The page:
So where in the Bible have you found any support for your claim that Jesus is capable of ‘having a relationship’ with you? Where is your specific evidence from the Bible that says this is literally possible?

        You also said, “…you are more anti-Christian than pro-anything else. That’s one whopper of a difference.”
        No. I am PRO honesty. I am pro truth. I am pro good manners. And I am pro humanist.
        So I’m anti-religion unless or until someone can demonstrate why religion is honest, true, polite or good for humanity.

        Even preaching the most benign religious beliefs are profoundly dangerous to people:
        Is it good to raise children to believe in Hell? Absolutely not.
        Love thy neighbor as thyself? Umm….Compulsory love is deeply immoral because it cheapens love.
        Forgive always? Deeply immoral to compel this in every instance. One must not forgive ‘always’ if the perpetrator is a psychopath.
        Again, If our discernment is our mechanism why refer to the Bible for anything? Why is a ‘relationship with Jesus’ worth the bother?

        Islamists are killing people at the direction of the their god:
        “Slay them wherever you find them” (Surah)

        Thankfully, most Muslims ignore their Quran
        in the same way Christians like yourself ignore the Bible. They discern.

        As in Jesus’ Parable of the Minas (an insidiously awful parable) Jesus ends with a gruesome, despicable and threatening lesson: “Bring to me those enemies of mine who would not have me as their King and execute them in front of me.” (Luke 19:27)

        Not only does Jesus fully endorse slavery here, but he punishes the disobedient by having the most obedient slaves do the killing!

        You have ‘discerned’ that this cannot be true enough to follow or true enough to recommend. Yet the same Jesus is the one with whom you have a relationship.

        But if Christianity is 100% true and correct why are its preachements so dangerous 100% of the time?

        You claim to not be a fundamentalist reader of the bible. But somewhere you must have some literalist understanding of something in that Bible otherwise your claimed relationship with Jesus would be just as impossible as my relationship would be with the very dead Elvis Presley.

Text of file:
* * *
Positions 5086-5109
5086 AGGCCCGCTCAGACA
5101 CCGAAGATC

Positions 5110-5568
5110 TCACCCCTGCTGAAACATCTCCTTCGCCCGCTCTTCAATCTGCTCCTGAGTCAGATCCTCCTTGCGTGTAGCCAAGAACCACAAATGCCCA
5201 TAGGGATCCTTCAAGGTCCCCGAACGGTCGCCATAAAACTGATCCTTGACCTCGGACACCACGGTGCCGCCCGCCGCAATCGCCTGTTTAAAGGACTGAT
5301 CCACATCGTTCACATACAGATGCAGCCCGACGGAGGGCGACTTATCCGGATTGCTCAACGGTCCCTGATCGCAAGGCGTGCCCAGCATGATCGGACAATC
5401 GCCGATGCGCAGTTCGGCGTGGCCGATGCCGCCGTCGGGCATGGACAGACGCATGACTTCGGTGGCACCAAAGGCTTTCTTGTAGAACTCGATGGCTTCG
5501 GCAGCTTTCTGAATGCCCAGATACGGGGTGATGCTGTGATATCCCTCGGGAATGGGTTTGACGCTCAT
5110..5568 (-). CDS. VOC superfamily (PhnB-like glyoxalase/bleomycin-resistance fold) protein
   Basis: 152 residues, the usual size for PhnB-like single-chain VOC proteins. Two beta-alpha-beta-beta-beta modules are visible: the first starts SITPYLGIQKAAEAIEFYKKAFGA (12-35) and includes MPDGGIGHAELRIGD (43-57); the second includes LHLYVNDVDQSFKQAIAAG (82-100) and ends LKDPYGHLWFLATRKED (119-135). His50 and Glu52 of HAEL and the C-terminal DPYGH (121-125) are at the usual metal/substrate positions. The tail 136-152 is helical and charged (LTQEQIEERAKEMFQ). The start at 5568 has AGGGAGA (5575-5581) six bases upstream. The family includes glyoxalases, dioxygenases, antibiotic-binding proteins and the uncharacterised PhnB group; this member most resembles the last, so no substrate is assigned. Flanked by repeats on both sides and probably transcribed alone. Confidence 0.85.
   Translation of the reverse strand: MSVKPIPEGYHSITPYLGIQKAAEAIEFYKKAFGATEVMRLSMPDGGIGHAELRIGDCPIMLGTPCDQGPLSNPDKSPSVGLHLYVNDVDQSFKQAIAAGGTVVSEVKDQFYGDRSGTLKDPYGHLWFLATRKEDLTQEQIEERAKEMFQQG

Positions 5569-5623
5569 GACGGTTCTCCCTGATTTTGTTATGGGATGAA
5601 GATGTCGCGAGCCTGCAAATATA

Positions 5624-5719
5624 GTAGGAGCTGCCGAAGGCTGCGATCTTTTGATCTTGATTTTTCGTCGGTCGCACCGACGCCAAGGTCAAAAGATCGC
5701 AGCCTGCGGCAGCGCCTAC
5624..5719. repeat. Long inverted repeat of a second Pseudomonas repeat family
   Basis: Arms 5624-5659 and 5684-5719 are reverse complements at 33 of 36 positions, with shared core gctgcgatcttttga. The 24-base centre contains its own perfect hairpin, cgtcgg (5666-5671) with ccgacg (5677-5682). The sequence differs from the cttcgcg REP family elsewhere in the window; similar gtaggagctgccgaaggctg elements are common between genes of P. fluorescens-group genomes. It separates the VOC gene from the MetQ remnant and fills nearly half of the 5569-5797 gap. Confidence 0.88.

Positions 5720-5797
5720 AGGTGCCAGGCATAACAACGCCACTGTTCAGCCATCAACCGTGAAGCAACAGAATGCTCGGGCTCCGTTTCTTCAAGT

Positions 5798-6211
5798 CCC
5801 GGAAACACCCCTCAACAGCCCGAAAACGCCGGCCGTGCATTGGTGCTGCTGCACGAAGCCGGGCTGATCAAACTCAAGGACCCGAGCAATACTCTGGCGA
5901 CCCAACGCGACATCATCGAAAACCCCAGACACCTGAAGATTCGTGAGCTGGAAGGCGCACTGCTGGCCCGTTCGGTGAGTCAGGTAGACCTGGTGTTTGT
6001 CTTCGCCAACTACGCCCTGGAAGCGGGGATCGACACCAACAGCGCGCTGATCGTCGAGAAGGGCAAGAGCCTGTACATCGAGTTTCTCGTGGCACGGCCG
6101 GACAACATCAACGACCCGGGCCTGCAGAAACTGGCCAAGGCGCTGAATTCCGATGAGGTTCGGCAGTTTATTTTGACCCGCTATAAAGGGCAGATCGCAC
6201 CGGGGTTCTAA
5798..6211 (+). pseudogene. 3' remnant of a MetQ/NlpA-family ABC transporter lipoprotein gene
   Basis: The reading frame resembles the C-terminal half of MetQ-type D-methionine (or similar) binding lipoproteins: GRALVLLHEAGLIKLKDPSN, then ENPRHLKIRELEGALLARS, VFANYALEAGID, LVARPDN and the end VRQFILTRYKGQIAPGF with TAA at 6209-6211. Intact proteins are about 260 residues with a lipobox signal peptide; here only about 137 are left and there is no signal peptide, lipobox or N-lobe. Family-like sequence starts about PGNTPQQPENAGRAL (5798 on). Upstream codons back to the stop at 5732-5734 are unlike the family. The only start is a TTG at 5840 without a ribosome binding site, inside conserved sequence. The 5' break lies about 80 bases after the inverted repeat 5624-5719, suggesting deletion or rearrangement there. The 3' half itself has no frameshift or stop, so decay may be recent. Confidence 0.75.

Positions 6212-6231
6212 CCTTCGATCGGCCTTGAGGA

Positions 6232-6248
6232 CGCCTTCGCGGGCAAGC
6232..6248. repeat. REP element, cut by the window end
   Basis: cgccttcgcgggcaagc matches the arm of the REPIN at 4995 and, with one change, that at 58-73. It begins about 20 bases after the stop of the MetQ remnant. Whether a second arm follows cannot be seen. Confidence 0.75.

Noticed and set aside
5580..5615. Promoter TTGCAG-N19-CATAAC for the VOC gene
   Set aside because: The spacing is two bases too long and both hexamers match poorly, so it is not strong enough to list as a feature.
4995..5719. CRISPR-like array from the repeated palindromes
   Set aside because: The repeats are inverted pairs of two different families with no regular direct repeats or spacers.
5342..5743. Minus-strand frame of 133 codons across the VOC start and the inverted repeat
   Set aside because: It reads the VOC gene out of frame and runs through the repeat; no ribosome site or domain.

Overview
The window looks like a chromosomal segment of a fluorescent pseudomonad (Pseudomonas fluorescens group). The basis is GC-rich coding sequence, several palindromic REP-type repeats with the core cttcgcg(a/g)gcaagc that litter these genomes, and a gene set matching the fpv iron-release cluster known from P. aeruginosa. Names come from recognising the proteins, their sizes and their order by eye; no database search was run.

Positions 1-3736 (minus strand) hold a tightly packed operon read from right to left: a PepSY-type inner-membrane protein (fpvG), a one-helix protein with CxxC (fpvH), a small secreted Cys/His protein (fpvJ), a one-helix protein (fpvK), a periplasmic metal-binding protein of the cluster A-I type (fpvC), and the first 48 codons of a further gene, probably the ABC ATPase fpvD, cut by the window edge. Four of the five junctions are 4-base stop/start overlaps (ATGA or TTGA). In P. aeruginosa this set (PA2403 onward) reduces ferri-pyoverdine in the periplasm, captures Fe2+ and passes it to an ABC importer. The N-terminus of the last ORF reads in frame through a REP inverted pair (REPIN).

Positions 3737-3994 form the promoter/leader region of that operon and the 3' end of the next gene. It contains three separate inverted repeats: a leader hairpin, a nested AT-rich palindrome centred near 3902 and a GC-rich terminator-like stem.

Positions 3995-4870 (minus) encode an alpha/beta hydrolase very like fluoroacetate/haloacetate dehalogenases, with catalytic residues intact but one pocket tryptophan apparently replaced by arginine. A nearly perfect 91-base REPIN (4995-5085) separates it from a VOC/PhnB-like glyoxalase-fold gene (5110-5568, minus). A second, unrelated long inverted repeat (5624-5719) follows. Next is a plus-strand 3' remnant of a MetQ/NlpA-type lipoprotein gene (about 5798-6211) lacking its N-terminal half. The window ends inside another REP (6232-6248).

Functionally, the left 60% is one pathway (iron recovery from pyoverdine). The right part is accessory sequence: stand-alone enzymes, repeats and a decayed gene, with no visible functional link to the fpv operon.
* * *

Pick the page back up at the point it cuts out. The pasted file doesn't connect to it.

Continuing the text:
2. John McGrath says:

    Even as a child it seemed to me that the Bible was, at least in part, recording various wrong human concepts of God (God wants you to remain a dependent, unfree layabout ignorant of the knowledge of good and evil; God revels in genocide; God wants you to sacrifice your son; God wants you to kill all those sinners, etc. etc.). These wrong concepts get disowned in favor of “Love God wholly” and “Love your neighbor and yourself with equal respect” and build the kingdom of God on earth (communities of mutual respect and love). Never cared much for the “save your soul” regimens and piling of rule upon rule since I was educated early in the ancient Christian tradition that all whom God created eventually repent (even after death) and enjoy the friendship of God. Hosea 6:6, the final word.

    • John McGrath says:

      Hosea 6:6 was the theme selected by the rabbis who met in council to reformulate Jewish worship after the destruction of the Temple in Jerusalem. That’s how they summarized their religious tradition and where it had to go.

    • Devin says:

      I am very sympathetic to the tradition of Apocatastasis, especially as espoused by Isaac of Syria. But the universalist strain is certainly a minority position and requires a bit of mental gymnastics. The Patristic sources who were sympathetic to this point of view would agree that 2 Timothy 3:16 is applicable for the entirety of Scripture. An understanding of the Bible as simply a catalogue of wrong understandings of God is approaching Marcionism. All scripture has a value in gaining a deeper understanding of God.

      • John McGrath says:

        I said “at least in part,” not “simply.” Putting aside the issue of God, the Bible scertainly offers deep understanding of what caertain people at certain times thought of God, that is, the ultimate reality and/or the basis for human morality. There’s no way to justify the savagery of Leviticus, and its uses.

  3. Todd says:

    My instinct is to be honest. I look at something in the Bible, even supposedly endorsed by God, and I can say: this is wrong. I don’t harm God by saying it. The people who wrote it are long dead and wouldn’t care for my opinion even if they took notice of it. Others who are scandalized by it might even take a second look at Christianity for it.